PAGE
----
A Celebration of Stravinsky
On 17 June, the new venue of the Mariinsky Theatre will host a concert in honour of Igor Stravinsky’s birthday. The first act will feature The Nightingale, a vibrant fairy-tale opera starring the Mariinsky troupe.
In the second act, Leonid Yacobson Ballet dancers will perform the Troika choreographic miniature to Stravinsky’s music, along with the recently revived Brilliant Divertissement, a one-act ballet with a score by Mikhail Glinka.
When it came to choosing the music to accompany his productions, Leonid Yacobson was known for his creative boldness. He found Stravinsky’s unique, intricate style particularly appealing. The choreographer integrated Stravinsky’s scores into multiple works, from the Dead Tsarevna and Troika miniatures, to ballets like The Wandering Circus, Contrasts, and Negro Concert.
Troika, specifically, uses the first part of Stravinsky’s Rite of Spring. The production was restored by the Leonid Yacobson Ballet Theatre specifically for this memorable occasion. ‘Choreography, as I conceive it, must realize its own form, one independent of the musical form, though measured to the musical unit,’ says the great composer in Robert Craft’s famous Conversations with Igor Stravinsky. And if we look at Leonid Yacobson’s creative heritage, it becomes apparent that he related closely to this idea. Even in Troika, the audience sees not a sombre portrayal of Ancient Rus’, but a company of revellers melting a path through the winter snow with its impassioned dancing. This good-natured, lubok-like fairy-tale is not the first thing you would associate with Stravinsky’s score.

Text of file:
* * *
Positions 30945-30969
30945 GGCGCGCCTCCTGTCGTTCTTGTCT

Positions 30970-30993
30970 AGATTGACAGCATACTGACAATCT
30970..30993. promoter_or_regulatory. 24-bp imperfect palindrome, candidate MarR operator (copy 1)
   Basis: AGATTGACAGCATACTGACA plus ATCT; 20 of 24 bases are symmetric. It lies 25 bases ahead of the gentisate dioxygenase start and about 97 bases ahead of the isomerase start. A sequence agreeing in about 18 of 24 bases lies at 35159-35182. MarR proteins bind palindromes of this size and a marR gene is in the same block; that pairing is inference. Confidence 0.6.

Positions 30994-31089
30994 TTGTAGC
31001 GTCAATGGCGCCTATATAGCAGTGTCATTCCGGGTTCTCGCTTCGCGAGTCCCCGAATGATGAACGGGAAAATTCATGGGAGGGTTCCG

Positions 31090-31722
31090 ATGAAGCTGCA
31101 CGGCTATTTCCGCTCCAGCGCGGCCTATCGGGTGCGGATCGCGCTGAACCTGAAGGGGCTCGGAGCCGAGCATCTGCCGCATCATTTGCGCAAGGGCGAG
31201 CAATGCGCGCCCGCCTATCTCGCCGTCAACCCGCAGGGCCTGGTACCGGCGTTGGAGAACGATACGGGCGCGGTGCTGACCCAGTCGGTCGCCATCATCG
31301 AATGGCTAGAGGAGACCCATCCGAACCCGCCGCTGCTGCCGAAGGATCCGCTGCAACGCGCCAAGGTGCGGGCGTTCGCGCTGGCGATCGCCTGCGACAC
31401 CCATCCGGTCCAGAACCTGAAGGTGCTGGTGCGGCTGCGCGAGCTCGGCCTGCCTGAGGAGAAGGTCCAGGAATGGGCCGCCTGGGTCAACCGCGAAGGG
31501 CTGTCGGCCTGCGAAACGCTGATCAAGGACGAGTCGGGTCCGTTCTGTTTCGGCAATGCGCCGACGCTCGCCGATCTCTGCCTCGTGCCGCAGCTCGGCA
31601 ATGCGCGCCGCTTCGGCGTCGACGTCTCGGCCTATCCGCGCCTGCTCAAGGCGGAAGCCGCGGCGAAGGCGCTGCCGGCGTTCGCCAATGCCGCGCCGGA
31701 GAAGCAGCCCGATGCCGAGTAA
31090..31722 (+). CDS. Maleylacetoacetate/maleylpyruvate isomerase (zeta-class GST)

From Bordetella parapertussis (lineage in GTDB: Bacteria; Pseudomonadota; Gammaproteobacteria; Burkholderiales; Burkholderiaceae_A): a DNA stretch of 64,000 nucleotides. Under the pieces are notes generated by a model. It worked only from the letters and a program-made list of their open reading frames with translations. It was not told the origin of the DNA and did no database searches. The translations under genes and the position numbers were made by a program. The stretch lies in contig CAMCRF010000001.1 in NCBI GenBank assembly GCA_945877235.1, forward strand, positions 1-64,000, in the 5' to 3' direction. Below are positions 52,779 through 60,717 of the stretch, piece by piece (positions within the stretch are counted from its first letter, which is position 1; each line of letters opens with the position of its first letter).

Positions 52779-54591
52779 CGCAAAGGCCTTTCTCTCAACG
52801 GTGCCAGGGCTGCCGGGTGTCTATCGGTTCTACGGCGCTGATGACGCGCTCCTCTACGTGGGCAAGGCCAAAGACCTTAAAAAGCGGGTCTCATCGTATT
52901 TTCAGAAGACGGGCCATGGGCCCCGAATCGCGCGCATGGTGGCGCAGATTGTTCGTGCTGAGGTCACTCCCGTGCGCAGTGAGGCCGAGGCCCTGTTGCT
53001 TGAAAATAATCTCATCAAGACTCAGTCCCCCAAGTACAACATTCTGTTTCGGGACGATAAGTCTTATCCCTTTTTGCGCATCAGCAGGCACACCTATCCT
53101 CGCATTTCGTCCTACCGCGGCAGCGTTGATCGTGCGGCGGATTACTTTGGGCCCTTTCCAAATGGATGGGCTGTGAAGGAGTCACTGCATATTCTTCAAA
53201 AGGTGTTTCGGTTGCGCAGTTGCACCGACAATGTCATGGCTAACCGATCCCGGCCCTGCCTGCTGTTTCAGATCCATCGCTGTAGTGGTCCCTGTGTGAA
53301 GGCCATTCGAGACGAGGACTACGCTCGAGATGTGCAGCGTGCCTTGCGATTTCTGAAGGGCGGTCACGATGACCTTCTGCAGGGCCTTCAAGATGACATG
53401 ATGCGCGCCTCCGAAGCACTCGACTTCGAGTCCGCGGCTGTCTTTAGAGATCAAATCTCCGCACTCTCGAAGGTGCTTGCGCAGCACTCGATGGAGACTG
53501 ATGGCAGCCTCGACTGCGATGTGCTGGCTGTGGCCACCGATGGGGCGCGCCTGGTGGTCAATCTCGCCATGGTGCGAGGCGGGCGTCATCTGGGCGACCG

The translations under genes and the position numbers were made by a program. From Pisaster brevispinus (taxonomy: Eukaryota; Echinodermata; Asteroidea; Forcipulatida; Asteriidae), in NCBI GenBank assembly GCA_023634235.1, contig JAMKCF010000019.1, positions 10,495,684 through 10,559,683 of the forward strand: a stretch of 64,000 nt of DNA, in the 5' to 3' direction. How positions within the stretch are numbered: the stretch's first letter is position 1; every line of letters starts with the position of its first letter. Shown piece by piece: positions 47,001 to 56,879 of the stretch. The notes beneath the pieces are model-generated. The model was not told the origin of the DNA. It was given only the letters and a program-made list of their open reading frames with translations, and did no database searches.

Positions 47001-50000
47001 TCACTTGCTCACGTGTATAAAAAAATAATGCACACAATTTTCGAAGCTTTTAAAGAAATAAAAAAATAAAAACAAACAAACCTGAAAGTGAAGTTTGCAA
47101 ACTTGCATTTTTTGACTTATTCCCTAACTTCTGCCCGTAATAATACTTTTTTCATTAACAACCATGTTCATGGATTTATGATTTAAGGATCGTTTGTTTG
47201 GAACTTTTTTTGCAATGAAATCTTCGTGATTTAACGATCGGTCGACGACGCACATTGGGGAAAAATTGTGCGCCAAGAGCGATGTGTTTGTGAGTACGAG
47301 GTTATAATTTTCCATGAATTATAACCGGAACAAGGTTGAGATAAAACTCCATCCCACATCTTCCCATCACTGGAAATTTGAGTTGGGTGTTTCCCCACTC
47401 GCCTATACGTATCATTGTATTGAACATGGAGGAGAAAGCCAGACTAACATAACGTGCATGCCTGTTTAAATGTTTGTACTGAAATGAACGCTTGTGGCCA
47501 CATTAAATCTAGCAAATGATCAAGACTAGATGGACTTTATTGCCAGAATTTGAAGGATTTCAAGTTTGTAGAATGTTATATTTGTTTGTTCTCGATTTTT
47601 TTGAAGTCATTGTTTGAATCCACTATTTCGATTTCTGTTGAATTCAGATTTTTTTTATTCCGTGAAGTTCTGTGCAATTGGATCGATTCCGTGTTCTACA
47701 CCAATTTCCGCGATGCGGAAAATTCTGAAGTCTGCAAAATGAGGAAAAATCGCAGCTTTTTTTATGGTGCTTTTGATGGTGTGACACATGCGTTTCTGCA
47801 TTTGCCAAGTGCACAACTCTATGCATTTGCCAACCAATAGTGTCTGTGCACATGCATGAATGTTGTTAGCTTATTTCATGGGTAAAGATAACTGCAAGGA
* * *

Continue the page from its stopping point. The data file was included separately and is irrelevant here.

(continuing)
Like Troika, Brilliant Divertissement clearly illustrates that what Leonid Yacobson saw in music was not a stage script with a detailed map of all the different pas, but a key to visualising the concepts crafted by his boundless imaginations. In this mini ballet, the choreographer invites his viewers to a courtly ball from the times of Louis XIV, where he, once again, breaks the rigid confines of rules and ceremony, albeit not in a brash, provocative way, but subtly, with a mischievous smirk.